Today’s links: The Housing Market

(cross posted at Risk and Return)

Paper Economy has taken a close look at what it will take to get inflation adjusted housing prices in Massachusetts back to trend over a five year period. It should be noted that for this to happen sooner the decline would have to be deeper (due to inflation doing less of the work for us.)

The following chart (click for much larger version) shows that in order to bring Massachusetts “real” home prices (as tracked by the OFHEO home price index for Massachusetts) in-line with the average annual return of 2.5% seen since the early 1970s, nominal prices have to complete a 16.8% decline (or 28.8% in “real” terms) from the latest peak.

Housing Massachusett's

To date, prices have only come off 3.5% so more downside seems inevitable.


Although the forecast I have provided shows prices declining through 2012, it’s always possible that the decline will either be slower or faster likely based on wider economic events (recession etc.) so I will continue to update this chart monthly with the latest actual data to get a sense of how the adjustment is actually occurring.

I believe that using the 2.5% average “real” rate of appreciation represents a very conservative guide as there is no evidence to suggest that this rate of appreciation can’t fall to 2.0% or even lower.

Consider for a moment that with the complete 16.8% decline, nominal home prices would simply revert back to where they stood during Q4 2003.

To put it another way, if prices do go back to trend it could be even worse. Massachusetts is not where the worst damage is likely to occur:

I will provide the same analysis and charts for many other areas around the country but with just a cursory look, there are areas like Miami, Phoenix, and Las Vegas that look simply hideous with truly tremendous corrections in store to put those markets back in-line with their historical averages.

Is that too pessimistic? Maybe, but this little tidbit keeps my optimism in check:

William Lyon Homes is a builder that operates in California, Arizona and Nevada. It just sold Resmark Equity Partners a portfolio of 604 home sites and five model homes in a handful of Southern California communities. The properties are finished or near-finished home sites. Resmark says the homes were being carried at a book value of $210.7 million as of November 30. The firm paid $90.6 million. That’s a 57% discount for those of you keeping score at home.

If you’ll recall, this post noted that at least one other real estate deal was done at 40 cents on the dollar. The “good” news? Real estate buyers are stepping up and purchasing residential property. The “bad” news? They’re paying dimes on the dollar for it, a sign that new and existing home prices have more room to fall.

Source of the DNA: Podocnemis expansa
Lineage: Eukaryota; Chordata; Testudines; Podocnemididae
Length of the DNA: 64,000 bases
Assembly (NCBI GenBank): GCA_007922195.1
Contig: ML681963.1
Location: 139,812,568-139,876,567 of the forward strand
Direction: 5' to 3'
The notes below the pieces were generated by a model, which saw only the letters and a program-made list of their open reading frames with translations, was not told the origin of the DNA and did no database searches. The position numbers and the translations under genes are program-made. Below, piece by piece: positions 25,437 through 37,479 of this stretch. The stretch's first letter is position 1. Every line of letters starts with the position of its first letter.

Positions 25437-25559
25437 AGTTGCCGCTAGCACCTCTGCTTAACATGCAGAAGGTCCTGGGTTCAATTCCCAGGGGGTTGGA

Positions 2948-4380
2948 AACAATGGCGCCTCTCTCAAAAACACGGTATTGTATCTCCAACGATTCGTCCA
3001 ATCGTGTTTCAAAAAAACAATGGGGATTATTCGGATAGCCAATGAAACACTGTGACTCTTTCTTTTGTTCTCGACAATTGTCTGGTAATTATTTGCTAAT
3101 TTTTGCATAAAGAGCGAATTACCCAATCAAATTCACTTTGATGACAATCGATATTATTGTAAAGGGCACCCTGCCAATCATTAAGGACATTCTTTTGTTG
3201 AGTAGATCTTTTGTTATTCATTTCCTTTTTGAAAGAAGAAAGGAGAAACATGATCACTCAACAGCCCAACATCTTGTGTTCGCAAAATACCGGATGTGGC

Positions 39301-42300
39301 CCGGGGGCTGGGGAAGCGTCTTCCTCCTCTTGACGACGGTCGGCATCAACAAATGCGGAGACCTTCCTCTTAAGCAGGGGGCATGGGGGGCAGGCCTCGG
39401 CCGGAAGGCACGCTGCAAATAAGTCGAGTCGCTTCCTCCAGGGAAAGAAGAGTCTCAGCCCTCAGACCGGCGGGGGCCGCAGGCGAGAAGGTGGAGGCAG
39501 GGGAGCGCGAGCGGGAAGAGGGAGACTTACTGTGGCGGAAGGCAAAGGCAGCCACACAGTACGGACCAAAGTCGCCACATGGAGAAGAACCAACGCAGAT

Or this:

Lennar Corp.’s November sale of 11,000 properties in eight states set a price that may mark the bottom for the U.S. housing market: 40 cents on the dollar.

“That’s how much Morgan Stanley Real Estate paid for an 80 percent stake in the 32 communities, 60 percent less than the price at which the properties were valued just two months earlier. That’s also what some investors say they would pay for distressed land, communions, homes and whole developments, whether it’s now or later this year.

That doesn’t mean prices in general will go that low, but some markets are seeing these events. Here is a look at the overall market in California. Individual homes may not be there, but obviously they will likely go lower.

As for the view from the investment banks trying to get a handle on this UBS gets points for honesty, at least on this:

We cannot, at this time, accurately predict the future development of US residential mortgage markets and therefore the ultimate impact on our positions in sub-prime mortgage related securities.

Given Merrill Lynch is staring at another $15 billion in write offs and Citigroup is writing off another $20 billion I would suggest they are right about their ignorance.

Undoubtedly there will be more, as many of these losses cannot be written off given regulations designed to avoid “managing earnings” until they can satisfy regulators that the losses can be documented. Thus investors clamoring for firms to just come clean and get everything out in the open are unlikely to be satisfied. Since many of these loans will not start turning bad until the latest rounds of mortgage resets occur, and until the pain has gone on much longer and prices drop even more, we have a long way to go.

One effect, declining employment in finance. Despite the latest jobs numbers, which through statistical estimation (which usually lags turning points in employment) showed a gain in financial sector jobs, actually looking at the sector produces a rather different take. For example check out this headline:

Nearly 90,000 mortgage jobs eliminated
Countrywide shed most jobs in mortgage disaster;California hit hardest; more cuts expected.

What is frightening is that there are loan losses not directly related to the mortgage and housing mess that are still to come. More on that later.

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